LONDON (Reuters) - Britain’s Rolls-Royce (RR.L) said it would add maintenance facilities and people to triple its capacity to fix problems with Trent 1000 engines that have grounded Boeing Dreamliner planes, but said this would not raise the cost of the work.
The compressor in the Trent 1000 package C engines that power Boeing’s (BA.N) 787 Dreamliner jet is not lasting as long as expected, requiring inspections and forcing airlines to ground aircraft while the checks take place.
That has led to complaints from some of Rolls’s airline customers as they must lease alternative planes to fly in the key summer holiday period, putting extra pressure on the engineer to speed up the process.
Rolls said in a statement on Wednesday that it had a new inspection technique that meant it could check engines without removing them from the wings to help it meet a safety regulator’s deadline of June 9 for completing initial checks.
About 30 of the affected aircraft, flown by airlines including British Airways, Virgin Atlantic and Air New Zealand (AIR.NZ), are grounded at any one time for checks, Rolls has said, and this is expected to peak at around 50 as inspections intensify as the deadline looms.
The Trent 1000 issues are a blow for Rolls’s CEO Warren East, who has led efforts over the last three years to simplify Rolls to try to offset declines in older aero-engine programs and plunging demand for oil equipment. The company is due to hold a capital markets day on June 15.
Jefferies analyst Sandy Morris said Rolls’s response to the problem was positive.
“The bit in today’s statement that I think is most important is the pace at which Rolls-Royce is responding to this,” the analyst who has a “buy” rating on the stock said.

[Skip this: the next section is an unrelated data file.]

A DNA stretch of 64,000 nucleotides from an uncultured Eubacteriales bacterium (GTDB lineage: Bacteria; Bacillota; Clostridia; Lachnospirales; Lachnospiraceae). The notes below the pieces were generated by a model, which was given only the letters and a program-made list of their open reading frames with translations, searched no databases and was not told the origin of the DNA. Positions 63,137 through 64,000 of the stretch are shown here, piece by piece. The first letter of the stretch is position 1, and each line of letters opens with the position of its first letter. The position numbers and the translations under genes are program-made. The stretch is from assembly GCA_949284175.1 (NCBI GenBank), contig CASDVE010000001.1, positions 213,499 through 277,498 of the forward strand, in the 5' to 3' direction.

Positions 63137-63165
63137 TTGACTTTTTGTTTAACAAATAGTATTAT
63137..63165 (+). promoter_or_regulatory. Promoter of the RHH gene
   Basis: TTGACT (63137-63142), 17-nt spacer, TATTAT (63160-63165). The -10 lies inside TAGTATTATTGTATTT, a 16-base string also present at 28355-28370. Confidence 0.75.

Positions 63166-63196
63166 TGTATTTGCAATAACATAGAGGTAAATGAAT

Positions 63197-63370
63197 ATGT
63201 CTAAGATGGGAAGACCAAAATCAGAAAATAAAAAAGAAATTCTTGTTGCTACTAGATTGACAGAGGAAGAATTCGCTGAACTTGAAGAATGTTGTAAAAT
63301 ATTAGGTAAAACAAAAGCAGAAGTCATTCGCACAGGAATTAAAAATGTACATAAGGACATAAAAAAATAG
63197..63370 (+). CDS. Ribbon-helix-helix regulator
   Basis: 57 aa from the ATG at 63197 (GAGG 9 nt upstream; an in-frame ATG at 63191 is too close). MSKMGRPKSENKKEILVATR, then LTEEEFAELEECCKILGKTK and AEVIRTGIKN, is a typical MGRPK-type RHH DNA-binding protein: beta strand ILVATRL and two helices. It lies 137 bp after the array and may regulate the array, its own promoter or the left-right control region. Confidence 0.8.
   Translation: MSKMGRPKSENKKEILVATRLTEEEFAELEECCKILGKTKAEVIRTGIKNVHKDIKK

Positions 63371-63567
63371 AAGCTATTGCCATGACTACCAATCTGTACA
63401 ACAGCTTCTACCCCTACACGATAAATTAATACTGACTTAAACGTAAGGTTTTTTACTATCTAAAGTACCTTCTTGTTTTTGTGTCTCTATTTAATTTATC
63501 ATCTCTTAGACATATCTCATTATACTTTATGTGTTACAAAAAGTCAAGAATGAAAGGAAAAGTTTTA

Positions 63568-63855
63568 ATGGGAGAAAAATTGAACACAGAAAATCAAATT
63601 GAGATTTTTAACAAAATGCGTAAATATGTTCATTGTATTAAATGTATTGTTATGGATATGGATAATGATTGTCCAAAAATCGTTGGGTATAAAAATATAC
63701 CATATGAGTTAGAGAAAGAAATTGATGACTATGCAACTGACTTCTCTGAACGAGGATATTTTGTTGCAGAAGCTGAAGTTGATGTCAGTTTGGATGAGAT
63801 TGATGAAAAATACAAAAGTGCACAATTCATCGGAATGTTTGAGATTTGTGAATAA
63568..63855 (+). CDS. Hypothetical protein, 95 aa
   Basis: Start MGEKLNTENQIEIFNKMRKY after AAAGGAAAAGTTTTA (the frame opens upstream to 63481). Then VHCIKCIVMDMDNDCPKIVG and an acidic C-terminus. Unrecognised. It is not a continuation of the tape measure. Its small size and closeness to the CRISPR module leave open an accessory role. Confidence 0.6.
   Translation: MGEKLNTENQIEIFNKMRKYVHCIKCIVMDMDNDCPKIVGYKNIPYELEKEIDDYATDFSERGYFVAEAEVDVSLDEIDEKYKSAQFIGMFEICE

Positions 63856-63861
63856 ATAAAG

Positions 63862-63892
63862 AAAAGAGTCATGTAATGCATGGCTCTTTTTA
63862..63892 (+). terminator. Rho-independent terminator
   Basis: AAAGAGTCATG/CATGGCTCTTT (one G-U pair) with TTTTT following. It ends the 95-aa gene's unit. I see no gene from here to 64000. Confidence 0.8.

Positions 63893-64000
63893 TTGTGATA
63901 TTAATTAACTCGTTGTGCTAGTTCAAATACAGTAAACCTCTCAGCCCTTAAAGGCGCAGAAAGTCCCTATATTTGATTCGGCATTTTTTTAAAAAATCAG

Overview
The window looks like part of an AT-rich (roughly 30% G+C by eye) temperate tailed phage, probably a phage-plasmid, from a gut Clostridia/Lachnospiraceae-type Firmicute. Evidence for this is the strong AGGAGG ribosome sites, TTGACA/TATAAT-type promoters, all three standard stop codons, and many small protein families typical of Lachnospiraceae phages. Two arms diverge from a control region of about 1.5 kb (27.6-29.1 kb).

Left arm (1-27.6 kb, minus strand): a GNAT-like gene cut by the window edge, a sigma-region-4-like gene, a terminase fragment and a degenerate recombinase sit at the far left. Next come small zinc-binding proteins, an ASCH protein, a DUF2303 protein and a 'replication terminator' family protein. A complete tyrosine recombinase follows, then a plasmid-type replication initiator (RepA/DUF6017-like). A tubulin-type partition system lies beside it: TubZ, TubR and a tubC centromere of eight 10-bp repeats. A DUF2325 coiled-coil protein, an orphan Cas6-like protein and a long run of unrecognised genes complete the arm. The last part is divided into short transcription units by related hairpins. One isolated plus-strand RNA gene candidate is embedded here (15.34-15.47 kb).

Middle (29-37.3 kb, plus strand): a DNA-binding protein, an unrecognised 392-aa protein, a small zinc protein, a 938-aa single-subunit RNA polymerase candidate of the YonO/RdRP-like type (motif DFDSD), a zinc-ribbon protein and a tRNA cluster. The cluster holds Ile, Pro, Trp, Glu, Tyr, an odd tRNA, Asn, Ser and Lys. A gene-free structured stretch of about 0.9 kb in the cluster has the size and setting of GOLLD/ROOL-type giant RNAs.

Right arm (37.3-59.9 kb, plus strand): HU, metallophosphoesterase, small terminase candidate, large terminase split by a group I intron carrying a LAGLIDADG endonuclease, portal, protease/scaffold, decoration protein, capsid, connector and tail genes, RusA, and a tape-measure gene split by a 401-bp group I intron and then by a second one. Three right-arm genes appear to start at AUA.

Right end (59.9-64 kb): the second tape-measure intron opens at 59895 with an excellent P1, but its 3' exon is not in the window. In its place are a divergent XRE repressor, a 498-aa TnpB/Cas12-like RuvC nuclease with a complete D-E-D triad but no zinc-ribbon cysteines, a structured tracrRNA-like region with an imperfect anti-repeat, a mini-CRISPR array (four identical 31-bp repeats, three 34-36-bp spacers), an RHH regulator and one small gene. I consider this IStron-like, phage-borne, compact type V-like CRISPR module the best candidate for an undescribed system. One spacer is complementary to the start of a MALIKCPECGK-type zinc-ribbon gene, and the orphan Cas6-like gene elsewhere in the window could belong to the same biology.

Shares in Rolls traded down 0.7 percent at 820.8 pence, lagging the blue chip index .FTSE which was up 0.2 percent at 1150 GMT.
Rolls said it was using its “full resources” to address the Trent 1000 issue. “We are drawing on resource from across Rolls-Royce and have redeployed engineers and other experts to address the issue, growing the team by more than 200 people,” a company spokesman said.
The financial implications of the problem had not changed from April, Rolls said.
Rolls has said that the cash hit from the Trent problems should hit a peak of 340 million pounds ($450 million) in 2018 before falling in 2019, with the cost of the extra inspections covered by cutting discretionary spending elsewhere.
Rolls has guided that 2018 free cash flow will come in at about 450 million pounds ($643 million), give or take 100 million pounds, which analyst Morris said gave the company enough leeway to withstand the Trent 1000 problems as long as they did not worsen.
Some 380 of the affected engines are in service. About one third of these need some form of repair work, according to media reports which have not been disputed by the engine maker. Repairs take weeks.
Engines that are given the all clear return to flying but are subject to further checks under safety rules which only allow the engines to be flown a certain number of times before repeat inspections are required.
Beyond the inspections, Rolls has been working to develop a replacement part to provide a permanent fix.
It said this would be tested in early June and it aimed to have the part ready to install by later this year, bringing forward the date from 2019.
Rolls’s efforts to date have not been enough to satisfy some airlines.
IAG (ICAG.L), owner of British Airways, may have to ground five or six 787 Dreamliners with Rolls-Royce Trent 1000 engines this summer and Chief Executive Willie Walsh said earlier in May he was disappointed by Rolls-Royce’s response.
Reporting by Sarah Young; Editing by Kate Holton and Adrian Croft